AGRE families help uncover gene-environment interactions.
Guest post by Heather Volk, PhD, MPH, assistant professor of preventive medicine and pediatrics with the Saban Research Institute of Children’s Hospital Los Angeles and the Zilkha Neurogenetic Institute at the University of Southern California’s Keck School of Medicine. Dr. Volk’s Autism Speaks research grant focuses on autism risk, gene-environment interactions and air pollution.
As an epidemiologist, I study how environmental exposures affect children’s brain development. In particular, I’m looking at how these exposures interact with genetic, or inherited, predisposition to autism.
Research strongly suggests that genes and environment can interact to increase risk for autism. [Editor’s note: Read more about "autism risk versus cause" in this recent blog post.] But when scientists use the term “environmental,” we’re referring to many types of influences, not just chemicals in the environment. With autism, one example is a mother’s nutrition around the time of conception.
My own research focuses on exposure to air pollution during pregnancy and early infancy. In looking for a possible relationship with autism, my colleagues and I delved into a large study of children in California. We call it the CHARGE Study, for Childhood Autism Risks from Genetics and the Environment.
Using CHARGE information, we found that pregnant women who lived within a few hundred yards of a busy freeway had an 86 percent higher risk of having a child with autism. This was in comparison to women who lived farther away from freeways.
Other researchers have made similar discoveries. In 2006, scientists found an association between autism and exposure to high levels of hazardous air pollutants around the time of birth. Similarly, North Carolina researchers found an association between autism and exposure to three specific air pollutants - methylene chloride, quinoline and styrene – also around the time of birth. Still other studies have reported connections between exposure to air pollution and other learning disorders.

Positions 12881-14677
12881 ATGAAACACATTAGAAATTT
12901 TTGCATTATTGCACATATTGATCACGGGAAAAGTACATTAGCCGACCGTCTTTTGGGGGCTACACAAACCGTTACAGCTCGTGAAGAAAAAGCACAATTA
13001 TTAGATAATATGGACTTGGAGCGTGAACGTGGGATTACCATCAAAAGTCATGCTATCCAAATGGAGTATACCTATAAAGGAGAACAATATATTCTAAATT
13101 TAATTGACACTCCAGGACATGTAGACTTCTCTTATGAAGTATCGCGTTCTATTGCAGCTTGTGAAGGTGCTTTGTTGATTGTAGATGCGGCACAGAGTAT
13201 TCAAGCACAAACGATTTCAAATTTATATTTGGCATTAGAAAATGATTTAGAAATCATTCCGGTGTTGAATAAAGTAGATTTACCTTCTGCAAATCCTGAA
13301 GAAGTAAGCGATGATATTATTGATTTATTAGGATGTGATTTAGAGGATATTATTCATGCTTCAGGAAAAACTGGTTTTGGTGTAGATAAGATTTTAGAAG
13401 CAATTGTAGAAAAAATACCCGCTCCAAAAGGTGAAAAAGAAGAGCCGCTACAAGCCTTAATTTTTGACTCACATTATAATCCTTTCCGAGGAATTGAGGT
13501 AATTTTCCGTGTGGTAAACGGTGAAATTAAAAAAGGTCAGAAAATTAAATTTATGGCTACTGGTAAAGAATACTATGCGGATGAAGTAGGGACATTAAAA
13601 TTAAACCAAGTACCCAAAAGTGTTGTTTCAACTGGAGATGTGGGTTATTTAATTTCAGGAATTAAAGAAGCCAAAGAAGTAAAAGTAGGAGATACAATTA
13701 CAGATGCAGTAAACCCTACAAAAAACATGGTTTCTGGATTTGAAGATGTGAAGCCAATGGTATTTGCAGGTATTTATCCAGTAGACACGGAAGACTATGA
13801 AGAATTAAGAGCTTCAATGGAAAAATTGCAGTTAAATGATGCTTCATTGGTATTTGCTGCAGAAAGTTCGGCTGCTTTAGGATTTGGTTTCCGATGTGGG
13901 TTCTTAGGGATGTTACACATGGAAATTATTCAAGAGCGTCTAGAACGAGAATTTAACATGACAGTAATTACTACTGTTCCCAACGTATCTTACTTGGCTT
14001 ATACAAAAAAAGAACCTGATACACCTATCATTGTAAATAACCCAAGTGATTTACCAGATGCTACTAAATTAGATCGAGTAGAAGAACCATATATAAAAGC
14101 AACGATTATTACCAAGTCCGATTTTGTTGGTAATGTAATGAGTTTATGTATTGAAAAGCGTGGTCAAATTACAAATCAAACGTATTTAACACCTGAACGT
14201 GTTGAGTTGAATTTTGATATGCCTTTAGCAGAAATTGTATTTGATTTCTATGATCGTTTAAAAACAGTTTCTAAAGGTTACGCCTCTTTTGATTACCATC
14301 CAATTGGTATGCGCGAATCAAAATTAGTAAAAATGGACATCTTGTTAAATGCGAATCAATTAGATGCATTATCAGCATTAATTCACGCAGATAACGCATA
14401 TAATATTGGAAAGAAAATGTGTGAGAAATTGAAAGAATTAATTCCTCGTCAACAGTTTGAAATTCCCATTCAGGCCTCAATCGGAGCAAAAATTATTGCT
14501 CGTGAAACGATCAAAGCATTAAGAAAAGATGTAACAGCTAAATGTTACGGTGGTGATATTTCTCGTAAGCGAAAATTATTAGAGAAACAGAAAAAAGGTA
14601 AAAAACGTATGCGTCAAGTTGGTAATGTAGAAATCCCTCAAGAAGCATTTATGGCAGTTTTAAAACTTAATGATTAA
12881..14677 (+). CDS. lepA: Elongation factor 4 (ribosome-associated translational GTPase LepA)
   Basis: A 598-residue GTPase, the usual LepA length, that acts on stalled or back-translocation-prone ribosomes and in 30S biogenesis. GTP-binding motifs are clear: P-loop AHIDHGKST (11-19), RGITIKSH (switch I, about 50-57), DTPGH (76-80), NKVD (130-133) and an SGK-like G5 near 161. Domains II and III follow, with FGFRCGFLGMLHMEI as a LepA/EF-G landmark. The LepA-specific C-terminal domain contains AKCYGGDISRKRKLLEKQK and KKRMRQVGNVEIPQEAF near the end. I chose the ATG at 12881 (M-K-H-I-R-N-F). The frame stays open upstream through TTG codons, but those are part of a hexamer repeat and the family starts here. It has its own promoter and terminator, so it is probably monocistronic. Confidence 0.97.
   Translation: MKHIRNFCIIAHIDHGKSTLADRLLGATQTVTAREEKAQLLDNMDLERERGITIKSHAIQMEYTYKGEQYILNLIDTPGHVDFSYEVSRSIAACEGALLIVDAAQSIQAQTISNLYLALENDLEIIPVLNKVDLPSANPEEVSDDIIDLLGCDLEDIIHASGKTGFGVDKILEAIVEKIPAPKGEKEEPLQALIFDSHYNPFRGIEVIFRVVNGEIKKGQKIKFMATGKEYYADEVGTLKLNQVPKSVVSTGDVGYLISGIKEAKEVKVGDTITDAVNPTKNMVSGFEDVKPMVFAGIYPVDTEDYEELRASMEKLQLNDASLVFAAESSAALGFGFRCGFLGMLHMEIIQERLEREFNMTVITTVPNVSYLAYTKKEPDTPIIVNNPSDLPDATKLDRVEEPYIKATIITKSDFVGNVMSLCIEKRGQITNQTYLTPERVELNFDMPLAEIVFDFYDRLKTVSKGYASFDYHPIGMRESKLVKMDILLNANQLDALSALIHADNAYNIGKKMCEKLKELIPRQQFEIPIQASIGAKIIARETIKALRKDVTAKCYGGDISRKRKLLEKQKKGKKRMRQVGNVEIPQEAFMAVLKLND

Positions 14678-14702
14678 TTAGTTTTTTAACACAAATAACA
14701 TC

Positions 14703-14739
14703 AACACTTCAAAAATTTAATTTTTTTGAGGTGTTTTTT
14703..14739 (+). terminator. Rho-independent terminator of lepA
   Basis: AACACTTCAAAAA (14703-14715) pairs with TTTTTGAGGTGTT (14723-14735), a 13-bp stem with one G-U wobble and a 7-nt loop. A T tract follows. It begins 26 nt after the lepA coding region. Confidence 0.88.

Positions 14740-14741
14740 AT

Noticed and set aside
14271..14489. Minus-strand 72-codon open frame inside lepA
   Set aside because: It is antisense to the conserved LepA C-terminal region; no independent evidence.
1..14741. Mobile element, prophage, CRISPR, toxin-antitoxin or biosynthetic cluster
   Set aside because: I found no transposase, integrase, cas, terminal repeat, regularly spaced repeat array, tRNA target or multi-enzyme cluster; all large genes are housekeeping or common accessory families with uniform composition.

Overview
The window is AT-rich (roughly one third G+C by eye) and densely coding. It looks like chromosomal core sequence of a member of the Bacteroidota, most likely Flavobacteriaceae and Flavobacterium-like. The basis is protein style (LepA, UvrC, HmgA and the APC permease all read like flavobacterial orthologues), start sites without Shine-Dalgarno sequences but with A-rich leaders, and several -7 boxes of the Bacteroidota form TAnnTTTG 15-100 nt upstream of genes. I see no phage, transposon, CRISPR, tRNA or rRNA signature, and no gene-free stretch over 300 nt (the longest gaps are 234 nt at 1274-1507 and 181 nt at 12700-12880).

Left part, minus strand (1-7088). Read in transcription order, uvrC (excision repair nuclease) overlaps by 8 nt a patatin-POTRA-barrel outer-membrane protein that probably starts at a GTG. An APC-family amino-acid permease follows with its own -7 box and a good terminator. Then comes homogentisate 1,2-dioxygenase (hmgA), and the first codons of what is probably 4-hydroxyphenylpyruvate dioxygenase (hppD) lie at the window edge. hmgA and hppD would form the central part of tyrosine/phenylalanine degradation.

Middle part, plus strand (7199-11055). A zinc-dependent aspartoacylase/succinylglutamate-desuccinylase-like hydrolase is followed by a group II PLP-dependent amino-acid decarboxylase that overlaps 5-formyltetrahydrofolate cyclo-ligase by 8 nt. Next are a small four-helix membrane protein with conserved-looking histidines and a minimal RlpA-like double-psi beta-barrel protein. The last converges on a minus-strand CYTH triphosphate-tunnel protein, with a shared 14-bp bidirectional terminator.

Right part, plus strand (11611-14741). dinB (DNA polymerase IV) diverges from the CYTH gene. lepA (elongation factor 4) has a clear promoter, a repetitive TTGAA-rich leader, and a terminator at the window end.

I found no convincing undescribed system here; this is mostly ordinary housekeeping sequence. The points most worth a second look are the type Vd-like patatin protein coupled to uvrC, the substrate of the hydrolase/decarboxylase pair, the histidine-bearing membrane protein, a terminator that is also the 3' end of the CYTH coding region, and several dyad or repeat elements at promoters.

However, we remain at the early stages of understanding how air pollution affects brain development and how or why it may contribute to autism.
Thanks to support from Autism Speaks, I am beginning a study that will involve the collaboration of researchers across the United States. Together we will tap into Autism Speaks Autism Genetics Resource Exchange (AGRE). AGRE collects and maintains a storehouse of genetic and other information on families with more than one child affected by autism. We’ll be contacting AGRE families and asking them to complete a short questionnaire about where they’ve lived. We’ll match this information to records of air pollution levels in the family’s area. In this way, we can study how air pollutants affect risk for autism in a more powerful way than ever before.
We hope that this research will give us new information on how air pollution affects brain development. We also hope for new insights into environmental influences and gene-environment interactions that affect autism risk.
As you know, every person with autism is unique. As a result, we need many families participating in carefully designed studies to help us learn more about this disorder. As always, our goals are to identify how autism develops and discover ways to reduce risk and improve treatments.
I want to thank Autism Speaks and its community for both supporting our research and participating in it. I look forward to reporting our results!
Thanks to the generous and passionate support of its families, donors and volunteers, Autism Speaks is funding a wealth of research through its Environmental Factors in Autism Initiative. You can explore these and other research projects using our Grant Search.
Also see Alycia Halladay’s recent blog post “Pesticide Exposure and Risk of Autism.”